Morning, January 8, edited from Spurgeon’s Morning and Evening
“The iniquity of the holy things.” — Exodus 28:38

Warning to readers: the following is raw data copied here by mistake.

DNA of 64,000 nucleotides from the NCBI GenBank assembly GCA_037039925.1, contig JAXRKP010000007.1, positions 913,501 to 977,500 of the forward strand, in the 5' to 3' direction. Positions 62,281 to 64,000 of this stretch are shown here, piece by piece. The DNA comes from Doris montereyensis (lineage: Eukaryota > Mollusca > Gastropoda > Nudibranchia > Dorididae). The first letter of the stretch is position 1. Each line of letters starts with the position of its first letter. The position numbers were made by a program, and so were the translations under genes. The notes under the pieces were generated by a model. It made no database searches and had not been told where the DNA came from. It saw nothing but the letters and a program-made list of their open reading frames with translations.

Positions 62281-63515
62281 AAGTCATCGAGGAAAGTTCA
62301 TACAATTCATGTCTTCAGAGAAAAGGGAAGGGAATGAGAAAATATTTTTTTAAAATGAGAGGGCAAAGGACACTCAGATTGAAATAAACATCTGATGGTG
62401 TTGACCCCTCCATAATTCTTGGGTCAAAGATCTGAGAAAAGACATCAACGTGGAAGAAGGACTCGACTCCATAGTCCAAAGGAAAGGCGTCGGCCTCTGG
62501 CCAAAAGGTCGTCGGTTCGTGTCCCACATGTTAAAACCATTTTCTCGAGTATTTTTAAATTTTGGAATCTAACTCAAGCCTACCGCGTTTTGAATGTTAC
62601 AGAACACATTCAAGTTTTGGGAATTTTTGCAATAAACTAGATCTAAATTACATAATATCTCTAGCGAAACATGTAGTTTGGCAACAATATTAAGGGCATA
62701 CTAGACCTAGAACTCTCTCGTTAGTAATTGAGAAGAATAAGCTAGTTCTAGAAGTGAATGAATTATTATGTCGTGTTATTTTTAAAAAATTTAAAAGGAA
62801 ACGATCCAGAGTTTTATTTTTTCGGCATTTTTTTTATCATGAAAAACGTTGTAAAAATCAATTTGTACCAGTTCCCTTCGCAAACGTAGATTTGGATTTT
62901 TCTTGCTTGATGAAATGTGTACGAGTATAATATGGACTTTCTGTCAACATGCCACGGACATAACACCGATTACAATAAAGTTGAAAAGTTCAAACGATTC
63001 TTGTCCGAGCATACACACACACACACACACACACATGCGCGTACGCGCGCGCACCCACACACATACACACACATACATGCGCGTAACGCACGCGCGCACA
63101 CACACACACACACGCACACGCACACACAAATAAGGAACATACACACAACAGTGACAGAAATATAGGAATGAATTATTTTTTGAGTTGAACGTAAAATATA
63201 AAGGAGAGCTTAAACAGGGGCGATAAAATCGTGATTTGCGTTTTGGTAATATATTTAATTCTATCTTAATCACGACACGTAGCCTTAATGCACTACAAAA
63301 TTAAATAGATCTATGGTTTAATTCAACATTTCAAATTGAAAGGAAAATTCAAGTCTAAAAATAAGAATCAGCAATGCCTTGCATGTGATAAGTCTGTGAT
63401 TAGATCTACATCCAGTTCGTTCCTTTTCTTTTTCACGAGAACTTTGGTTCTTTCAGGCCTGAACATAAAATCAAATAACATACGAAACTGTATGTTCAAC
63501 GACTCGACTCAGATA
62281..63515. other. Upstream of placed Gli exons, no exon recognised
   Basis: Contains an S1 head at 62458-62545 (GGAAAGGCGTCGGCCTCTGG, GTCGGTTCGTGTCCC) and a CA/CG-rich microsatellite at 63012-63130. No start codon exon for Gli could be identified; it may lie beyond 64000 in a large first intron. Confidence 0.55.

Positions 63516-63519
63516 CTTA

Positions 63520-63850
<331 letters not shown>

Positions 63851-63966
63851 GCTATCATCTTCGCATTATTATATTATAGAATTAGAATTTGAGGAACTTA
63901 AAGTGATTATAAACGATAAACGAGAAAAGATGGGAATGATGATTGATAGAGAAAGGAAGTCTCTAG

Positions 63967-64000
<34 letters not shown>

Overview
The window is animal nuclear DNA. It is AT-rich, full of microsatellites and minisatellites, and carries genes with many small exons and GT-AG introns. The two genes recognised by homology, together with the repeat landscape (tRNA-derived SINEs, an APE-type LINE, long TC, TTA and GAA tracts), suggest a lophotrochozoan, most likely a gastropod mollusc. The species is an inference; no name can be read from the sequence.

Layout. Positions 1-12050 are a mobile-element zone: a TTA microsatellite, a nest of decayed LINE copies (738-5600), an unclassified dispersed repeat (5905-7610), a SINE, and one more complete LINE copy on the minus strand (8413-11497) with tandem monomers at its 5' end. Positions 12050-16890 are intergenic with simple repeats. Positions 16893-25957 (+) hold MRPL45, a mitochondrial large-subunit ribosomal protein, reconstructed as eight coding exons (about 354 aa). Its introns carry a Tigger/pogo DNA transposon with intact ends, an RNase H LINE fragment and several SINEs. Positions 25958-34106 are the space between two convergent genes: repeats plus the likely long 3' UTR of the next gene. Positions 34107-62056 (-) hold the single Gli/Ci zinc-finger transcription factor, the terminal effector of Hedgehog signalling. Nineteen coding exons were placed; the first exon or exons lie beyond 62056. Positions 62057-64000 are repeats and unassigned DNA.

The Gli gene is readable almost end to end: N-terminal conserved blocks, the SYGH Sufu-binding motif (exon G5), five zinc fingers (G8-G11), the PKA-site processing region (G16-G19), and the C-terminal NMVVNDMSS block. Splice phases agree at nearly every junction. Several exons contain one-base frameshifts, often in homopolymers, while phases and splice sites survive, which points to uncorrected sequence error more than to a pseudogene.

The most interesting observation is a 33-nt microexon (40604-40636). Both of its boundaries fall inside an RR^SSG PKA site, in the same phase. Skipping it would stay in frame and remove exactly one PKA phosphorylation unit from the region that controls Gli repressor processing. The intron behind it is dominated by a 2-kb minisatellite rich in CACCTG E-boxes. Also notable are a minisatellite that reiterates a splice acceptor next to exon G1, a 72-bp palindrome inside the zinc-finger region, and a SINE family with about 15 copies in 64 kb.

What a veil is lifted by these words, and what a disclosure is made! It will be humbling and profitable for us to pause awhile and see this sad sight. The iniquity of our public worship, its hypocrisy, formality, lukewarmness, irreverence, wandering of heart and forgetfulness of God… what a full measure we have there! Our work for the Lord, its impersonation, selfishness, carelessness, slackness, unbelief, what a mass of defilement is there! Our private devotions, their laxity, coldness, neglect, sleepiness, and vanity, what a mountain of dead earth is there! If we looked more carefully we should find this iniquity to be far greater than appears at first sight. Dr. Edward Payson, writing to his brother, says, “My parish, as well as my heart, very much resembles the garden of the sluggard; and what is worse, I find that very many of my desires for the improvement of both, proceed either from pride or vanity or indolence. I look at the weeds which spread over my garden, and breathe out an earnest wish that they were eradicated. But why? What prompts the wish? It may be that I may walk out and say to myself, In what fine order is my garden kept!’ This is pride. Or, it may be that my neighbors may look over the wall and say, How finely your garden flourishes!’ This is vanity. Or I may wish for the destruction of the weeds, because I am weary of pulling them up. This is indolance.” So that even our desires after holiness may be polluted by ill motives. Under the greenest sod worms hide themselves; we do not need to look long to discover them. How encouraging is the thought, that when the High Priest bore the iniquity of the holy things he wore upon his forehead the words, “Holiness to the Lord:” and even so while Jesus bears our sin, he presents before his Father’s face not our unholiness, but his own holiness. O for grace to view our great High Priest by the eye of faith!